Synthetic Drug Possession
Since many drugs are illegal, people have sought out alternatives. There has been an uptick in synthetic drugs. Some are cannabinoids that are meant to mimic the impact of marijuana. Others are cathinones, intended to mimic the impact of meth and cocaine. If you are charged with synthetic drug possession, you should consult a skillful criminal defense attorney. James E. Novak is an experienced Phoenix drug crime lawyer who puts insights gained in his previous work as a prosecutor to work in developing strong defense strategies for people accused of synthetic drug possession in Arizona.Synthetic Drug Possession
It is illegal to use, possess, make, or traffic in synthetic drugs. Synthetic drugs are often known under other names like bath salts, Spice, Vanilla Sky, Ivory Wave, or K2. Some of these drugs have been marketed as legal alternatives to marijuana, leading to significant confusion. These drugs used to be packaged brightly to entice teens and young adults and were available at head shops, smoke shops, and convenience stores; as a result, some people may be unaware that drugs like synthetic marijuana and bath salts have been banned in Arizona. The product would change constantly to avoid law enforcement, since drug makers could quickly change the chemical composition to respond to outlawed substances. Many high schoolers have tried synthetic drugs, and use by teenagers was one motivation for lawmakers to take action.
A bill was passed in 2013 banning any compound, material, mixture, or preparation that includes a quantity of cannabimimetic substances and their isomers, salts, and salts of isomers. The law avoided earlier difficulties with enforcement by banning certain basic chemical structures on which the products are based. Under this law, people in possession of synthetic drugs are treated as if they were in possession of marijuana. Synthetic drug ingredients often change so that makers can avoid having them deemed illegal.Sentencing
If you are charged with synthetic drug possession, you can be eligible for probation and drug treatment, but only if you have not been arrested on federal drug charges before being charged with synthetic drug possession. If you have two or more prior felony drug convictions, you face heightened penalties. Selling, distributing, making, or delivering synthetic drugs can carry harsher penalties, and these will be similar to the penalties faced for doing the same activities with marijuana.Defenses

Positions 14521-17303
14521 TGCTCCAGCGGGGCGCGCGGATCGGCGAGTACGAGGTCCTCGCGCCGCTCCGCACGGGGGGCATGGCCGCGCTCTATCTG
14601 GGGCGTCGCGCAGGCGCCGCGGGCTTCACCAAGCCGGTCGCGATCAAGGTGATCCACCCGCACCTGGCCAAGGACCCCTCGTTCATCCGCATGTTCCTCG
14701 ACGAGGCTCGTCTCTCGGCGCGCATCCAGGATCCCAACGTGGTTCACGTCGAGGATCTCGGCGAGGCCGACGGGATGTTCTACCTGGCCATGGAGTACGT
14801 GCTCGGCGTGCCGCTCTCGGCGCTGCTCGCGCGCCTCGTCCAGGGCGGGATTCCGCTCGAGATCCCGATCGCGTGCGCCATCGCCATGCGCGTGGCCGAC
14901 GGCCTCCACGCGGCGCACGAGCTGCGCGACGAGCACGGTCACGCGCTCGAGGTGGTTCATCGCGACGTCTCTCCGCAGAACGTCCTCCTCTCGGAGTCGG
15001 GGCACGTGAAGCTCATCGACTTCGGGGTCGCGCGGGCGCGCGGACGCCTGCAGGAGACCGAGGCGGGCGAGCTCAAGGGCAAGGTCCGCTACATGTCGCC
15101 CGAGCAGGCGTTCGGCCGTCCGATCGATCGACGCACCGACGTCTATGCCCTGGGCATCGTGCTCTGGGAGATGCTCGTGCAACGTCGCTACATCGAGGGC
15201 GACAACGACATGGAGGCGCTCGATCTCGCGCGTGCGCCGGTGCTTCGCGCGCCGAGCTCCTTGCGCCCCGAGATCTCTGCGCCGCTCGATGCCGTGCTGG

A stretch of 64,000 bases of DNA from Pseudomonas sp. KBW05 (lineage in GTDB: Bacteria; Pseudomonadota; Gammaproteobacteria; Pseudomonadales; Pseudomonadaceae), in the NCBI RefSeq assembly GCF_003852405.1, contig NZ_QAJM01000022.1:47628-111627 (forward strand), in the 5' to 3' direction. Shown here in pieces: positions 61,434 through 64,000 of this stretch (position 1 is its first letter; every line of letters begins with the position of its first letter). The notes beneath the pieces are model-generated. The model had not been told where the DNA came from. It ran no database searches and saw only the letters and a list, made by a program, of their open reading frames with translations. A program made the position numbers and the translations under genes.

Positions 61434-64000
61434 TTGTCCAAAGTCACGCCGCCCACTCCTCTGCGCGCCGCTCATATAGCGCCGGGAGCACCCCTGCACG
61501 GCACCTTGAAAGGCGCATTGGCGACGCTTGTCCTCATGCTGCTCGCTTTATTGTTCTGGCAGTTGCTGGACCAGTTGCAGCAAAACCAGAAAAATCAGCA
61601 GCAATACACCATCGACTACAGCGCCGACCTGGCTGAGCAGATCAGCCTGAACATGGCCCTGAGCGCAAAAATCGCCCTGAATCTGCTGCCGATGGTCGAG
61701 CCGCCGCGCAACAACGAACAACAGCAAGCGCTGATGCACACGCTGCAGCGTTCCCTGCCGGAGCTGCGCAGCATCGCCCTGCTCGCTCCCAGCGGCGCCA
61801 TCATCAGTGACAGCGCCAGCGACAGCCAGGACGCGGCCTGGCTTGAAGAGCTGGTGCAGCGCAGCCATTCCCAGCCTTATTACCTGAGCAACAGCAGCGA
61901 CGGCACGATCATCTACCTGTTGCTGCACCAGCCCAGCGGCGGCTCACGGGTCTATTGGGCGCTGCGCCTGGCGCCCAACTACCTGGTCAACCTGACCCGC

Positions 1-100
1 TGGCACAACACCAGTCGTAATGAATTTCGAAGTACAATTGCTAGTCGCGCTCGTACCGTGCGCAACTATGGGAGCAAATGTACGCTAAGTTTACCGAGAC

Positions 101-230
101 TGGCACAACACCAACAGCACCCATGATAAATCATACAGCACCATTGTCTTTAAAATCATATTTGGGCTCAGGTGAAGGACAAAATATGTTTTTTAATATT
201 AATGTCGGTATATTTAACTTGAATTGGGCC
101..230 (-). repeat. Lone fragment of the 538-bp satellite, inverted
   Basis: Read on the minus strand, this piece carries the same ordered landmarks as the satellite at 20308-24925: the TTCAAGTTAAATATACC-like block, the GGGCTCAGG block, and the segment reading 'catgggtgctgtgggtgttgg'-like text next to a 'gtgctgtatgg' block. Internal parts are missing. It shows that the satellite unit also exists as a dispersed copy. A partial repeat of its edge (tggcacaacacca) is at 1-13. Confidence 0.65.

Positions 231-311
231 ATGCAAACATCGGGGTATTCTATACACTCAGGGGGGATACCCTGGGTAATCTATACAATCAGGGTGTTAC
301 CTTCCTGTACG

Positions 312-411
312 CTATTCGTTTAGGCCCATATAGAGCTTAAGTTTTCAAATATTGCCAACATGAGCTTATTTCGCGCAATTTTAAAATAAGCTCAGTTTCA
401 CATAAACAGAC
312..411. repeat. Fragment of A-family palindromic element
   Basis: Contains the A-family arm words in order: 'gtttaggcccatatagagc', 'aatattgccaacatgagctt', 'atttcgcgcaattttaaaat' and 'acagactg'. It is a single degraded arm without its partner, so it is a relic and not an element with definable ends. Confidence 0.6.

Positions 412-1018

If you are charged with synthetic drug possession, you should consult a skillful criminal defense attorney who understands the types of defenses that may be available to you. These defenses can include looking for constitutional violations committed by police officers when they stopped and searched you or interrogated you. When a police officer stops an individual without a reasonable suspicion of wrongdoing, it may be possible to get evidence obtained during the unlawful detention suppressed. Thus, for example, if you were caught with synthetic drugs after being pulled over on a hunch, it may be possible to bring a motion to suppress the evidence of synthetic drugs found during the stop. Another viable defense may be lack of knowledge. We may be able to argue that you did not knowingly possess the synthetic drug, depending on the circumstances under which you were caught. We also might be able to argue that you did not know that the synthetic drugs that you possessed were regulated as dangerous drugs.Consult an Experienced Drug Crime Lawyer in Phoenix
A criminal record can make it difficult to find a job, get a loan, or rent a home. Arizona, like other states, has made a big push to stop the circulation of synthetic drugs. Often, synthetic drug consumption results in visits to the emergency room or even death. If you are charged with synthetic drug possession in Arizona, call experienced criminal defense attorney James E. Novak. Mr. Novak represents people accused of drug crimes throughout the Phoenix area, including in Tempe, Gilbert, Mesa, Scottsdale, Chandler, and elsewhere in Maricopa County. Call him at (480) 413-1499 or complete our online form.